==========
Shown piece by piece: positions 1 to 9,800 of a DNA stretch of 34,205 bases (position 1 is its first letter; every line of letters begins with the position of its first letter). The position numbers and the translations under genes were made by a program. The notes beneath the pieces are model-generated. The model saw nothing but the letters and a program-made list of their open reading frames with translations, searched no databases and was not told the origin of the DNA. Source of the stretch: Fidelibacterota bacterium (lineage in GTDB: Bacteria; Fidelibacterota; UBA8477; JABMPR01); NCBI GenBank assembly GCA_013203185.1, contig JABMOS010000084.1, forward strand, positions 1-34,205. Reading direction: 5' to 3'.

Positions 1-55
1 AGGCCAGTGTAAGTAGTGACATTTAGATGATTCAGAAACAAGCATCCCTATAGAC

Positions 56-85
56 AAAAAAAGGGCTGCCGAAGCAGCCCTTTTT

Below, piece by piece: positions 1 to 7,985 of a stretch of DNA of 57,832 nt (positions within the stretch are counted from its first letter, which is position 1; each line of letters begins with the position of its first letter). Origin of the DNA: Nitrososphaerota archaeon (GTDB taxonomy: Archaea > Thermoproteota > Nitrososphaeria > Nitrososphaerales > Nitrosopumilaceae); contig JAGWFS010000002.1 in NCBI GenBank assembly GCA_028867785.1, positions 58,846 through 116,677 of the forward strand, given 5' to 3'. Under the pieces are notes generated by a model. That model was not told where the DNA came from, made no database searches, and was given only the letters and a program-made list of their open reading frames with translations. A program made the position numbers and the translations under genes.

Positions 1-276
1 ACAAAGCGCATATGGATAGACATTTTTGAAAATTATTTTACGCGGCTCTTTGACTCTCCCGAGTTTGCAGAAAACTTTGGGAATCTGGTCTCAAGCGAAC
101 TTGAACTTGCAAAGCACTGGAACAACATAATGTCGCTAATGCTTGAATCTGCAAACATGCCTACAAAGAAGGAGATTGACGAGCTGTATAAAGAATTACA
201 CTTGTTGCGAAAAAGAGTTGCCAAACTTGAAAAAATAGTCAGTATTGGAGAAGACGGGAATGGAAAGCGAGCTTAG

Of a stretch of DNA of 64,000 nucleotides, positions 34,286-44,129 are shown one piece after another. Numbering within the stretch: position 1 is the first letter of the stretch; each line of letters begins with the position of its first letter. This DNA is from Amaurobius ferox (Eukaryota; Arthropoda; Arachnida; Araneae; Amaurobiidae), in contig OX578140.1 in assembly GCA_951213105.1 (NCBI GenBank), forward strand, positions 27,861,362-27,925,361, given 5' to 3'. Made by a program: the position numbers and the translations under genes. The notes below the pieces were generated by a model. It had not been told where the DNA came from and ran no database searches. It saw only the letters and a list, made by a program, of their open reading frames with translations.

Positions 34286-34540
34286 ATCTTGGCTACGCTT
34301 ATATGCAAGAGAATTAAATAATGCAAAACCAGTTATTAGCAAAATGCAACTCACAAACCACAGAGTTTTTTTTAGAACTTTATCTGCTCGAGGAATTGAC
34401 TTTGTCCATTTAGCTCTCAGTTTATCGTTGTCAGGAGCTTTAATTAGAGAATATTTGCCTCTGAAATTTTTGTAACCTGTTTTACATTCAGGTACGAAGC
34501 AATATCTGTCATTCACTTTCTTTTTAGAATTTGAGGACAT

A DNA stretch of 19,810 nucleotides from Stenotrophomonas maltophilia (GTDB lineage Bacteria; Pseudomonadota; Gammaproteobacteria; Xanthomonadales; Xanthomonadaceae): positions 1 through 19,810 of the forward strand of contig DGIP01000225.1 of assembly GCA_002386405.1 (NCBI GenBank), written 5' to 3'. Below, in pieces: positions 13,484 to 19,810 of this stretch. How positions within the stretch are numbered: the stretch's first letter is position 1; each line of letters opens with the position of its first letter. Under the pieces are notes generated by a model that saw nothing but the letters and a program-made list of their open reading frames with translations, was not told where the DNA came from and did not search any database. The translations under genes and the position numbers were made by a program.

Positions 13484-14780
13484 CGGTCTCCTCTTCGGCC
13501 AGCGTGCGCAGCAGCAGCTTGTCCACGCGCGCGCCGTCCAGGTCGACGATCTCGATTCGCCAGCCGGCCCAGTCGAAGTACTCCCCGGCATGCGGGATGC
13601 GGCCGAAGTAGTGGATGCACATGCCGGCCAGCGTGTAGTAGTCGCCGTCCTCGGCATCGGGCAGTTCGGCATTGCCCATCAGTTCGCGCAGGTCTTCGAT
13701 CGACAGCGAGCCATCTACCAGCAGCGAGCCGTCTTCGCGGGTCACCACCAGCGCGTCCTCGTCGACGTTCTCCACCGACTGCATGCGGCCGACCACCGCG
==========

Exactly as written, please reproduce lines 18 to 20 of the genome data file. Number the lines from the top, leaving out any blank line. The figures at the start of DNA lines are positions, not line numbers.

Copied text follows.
Positions 13484-14780
13484 CGGTCTCCTCTTCGGCC
13501 AGCGTGCGCAGCAGCAGCTTGTCCACGCGCGCGCCGTCCAGGTCGACGATCTCGATTCGCCAGCCGGCCCAGTCGAAGTACTCCCCGGCATGCGGGATGC